In short, as US business corporations have profited from the trends of rationalization, marketization, and globalization, top executives have used those profits to engage in a massive manipulation of their stock prices at the expense of job creation and innovation. From this perspective, the primary cause of the current jobless recovery is neither a mismatch in the labor market nor a lack of business confidence — two conventional arguments for explaining the sluggishness of reemployment operating, respectively, on the supply-side and the demand-side of the labor market.
The “mismatch” argument is that the skills that workers possess do not match the skills that employers need. But this argument does not explain how, for the vast majority of workers, a “match” is made. The prime reason why the US economy gets a match between the capabilities of labor supplied and labor demanded is because business corporations invest in the capabilities of the types of workers whom they require. From this perspective, a so-called mismatch results from a failure of business corporations to make these investments in the training — both formal and on-the-job — of the US labor force. On top of that, as globalization continues, already-educated and trained US workers undergo permanent job loss in their areas of specialization. Valuable human capital quickly atrophies. The decline of middle-class jobs stems from the changed employment practices of US business corporations, exacerbated by their financialized behavior that leads them to favor buybacks over job creation.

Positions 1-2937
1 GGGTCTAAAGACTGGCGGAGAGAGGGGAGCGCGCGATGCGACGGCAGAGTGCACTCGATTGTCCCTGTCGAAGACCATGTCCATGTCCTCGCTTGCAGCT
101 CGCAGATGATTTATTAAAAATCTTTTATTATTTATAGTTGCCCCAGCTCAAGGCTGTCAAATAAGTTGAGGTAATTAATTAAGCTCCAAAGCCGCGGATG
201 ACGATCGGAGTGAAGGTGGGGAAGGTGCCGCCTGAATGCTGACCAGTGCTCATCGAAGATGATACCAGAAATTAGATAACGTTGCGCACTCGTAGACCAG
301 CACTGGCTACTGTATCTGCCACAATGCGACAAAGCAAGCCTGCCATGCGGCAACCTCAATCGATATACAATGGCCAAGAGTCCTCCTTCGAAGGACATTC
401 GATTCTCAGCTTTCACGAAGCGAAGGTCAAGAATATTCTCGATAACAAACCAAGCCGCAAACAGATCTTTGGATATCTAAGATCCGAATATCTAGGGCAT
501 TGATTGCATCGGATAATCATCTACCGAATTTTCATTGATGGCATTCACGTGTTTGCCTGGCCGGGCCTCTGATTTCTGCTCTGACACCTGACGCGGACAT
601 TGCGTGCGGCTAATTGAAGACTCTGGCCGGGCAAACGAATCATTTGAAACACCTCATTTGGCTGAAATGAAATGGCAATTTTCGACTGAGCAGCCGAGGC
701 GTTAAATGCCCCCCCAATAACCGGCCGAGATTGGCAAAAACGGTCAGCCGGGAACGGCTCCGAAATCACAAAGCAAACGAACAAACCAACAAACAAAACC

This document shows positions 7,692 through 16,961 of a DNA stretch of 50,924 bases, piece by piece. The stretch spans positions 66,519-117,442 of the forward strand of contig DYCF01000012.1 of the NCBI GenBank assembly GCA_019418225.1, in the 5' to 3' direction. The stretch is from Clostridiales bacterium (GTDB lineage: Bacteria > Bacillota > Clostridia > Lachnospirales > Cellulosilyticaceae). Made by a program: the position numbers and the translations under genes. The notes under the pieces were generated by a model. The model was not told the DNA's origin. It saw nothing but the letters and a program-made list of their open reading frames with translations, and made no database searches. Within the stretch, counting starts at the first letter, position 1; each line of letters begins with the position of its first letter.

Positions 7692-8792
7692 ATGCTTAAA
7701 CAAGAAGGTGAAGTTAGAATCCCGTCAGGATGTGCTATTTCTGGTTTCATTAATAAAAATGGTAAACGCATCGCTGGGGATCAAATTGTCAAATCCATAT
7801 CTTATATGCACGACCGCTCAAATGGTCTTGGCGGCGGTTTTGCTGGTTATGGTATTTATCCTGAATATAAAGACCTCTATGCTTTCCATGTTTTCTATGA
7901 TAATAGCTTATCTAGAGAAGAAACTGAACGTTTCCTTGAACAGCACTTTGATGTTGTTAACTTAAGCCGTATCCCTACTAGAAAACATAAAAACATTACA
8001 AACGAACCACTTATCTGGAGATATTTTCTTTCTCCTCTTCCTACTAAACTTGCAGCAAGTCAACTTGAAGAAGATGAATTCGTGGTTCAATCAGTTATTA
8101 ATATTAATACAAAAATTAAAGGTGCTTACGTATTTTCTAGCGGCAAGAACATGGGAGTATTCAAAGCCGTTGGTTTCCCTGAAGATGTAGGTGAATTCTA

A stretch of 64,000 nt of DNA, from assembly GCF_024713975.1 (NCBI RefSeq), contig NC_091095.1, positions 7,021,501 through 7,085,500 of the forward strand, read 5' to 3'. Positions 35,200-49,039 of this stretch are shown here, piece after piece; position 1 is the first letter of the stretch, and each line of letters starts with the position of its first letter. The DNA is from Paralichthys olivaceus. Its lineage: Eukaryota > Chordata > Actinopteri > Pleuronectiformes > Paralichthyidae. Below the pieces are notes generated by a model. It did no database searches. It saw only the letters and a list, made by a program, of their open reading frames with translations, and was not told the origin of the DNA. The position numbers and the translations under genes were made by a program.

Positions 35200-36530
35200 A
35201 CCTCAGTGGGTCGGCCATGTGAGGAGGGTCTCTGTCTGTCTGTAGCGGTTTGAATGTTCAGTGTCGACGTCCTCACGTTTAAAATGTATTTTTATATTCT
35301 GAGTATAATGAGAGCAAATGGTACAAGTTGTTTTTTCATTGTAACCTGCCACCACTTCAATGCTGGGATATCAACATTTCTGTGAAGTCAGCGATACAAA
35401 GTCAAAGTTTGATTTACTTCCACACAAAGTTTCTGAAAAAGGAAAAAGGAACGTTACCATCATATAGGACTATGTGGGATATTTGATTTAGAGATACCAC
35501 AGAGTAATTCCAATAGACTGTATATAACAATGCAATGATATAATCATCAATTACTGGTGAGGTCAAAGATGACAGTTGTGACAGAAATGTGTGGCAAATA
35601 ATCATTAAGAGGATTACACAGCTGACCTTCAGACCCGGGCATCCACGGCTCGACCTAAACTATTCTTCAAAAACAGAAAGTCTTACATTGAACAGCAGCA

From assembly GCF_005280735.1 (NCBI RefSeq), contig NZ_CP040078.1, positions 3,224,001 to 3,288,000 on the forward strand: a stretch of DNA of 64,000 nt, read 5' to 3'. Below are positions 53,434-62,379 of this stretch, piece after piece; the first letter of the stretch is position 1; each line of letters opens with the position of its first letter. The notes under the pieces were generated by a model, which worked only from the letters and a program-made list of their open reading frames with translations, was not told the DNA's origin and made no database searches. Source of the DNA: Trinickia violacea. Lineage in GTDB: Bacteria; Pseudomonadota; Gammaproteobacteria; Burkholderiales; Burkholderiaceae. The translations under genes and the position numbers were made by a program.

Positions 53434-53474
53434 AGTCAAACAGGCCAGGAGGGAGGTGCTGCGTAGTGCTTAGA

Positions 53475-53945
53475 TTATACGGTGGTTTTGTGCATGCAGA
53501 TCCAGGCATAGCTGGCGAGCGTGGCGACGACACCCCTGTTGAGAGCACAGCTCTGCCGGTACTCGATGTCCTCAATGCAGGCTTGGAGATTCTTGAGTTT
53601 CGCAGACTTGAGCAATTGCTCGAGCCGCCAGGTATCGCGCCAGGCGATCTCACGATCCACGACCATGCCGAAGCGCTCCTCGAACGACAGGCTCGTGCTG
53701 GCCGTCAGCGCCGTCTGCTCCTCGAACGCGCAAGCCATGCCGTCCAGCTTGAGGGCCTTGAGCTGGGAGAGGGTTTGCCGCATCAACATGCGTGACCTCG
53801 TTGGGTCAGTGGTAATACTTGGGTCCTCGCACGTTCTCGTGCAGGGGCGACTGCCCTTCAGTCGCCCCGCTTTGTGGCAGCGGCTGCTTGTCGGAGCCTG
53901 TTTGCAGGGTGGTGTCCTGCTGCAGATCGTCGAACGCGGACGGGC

It is this financialized corporate behavior, not a lack of business confidence, that stands in the way of a renewal of high-quality employment opportunities in the US economy. Highly profitable US corporations are currently sitting on almost $1 trillion in cash, even after a sharp rebound in stock repurchases in 2010 and the first quarter of 2011. Rather than manifesting a lack of business confidence, these cash hoards reflect a desire by corporate executives to have funds available for stock repurchases in the years ahead as companies compete through an escalation of repurchases to boost their stock prices as was the case in 2003 to 2007.
The globalization of the labor force for educated and experienced workers is here to stay. But, for the sake of sustainable prosperity, the financialized business corporation has to go. In the absence of a change in corporate financial behavior, the future of the US economy is more booms, busts, and jobless recoveries, with each boom more speculative, each bust more devastating, and each recovery more jobless than the one before.
William Lazonick is director of the UMass Center for Industrial Competitiveness and president of The Academic-Industry Research Network. His book, Sustainable Prosperity in the New Economy? Business Organization and High-Tech Employment in the United States (Upjohn Institute 2009) was awarded the 2010 Schumpeter Prize.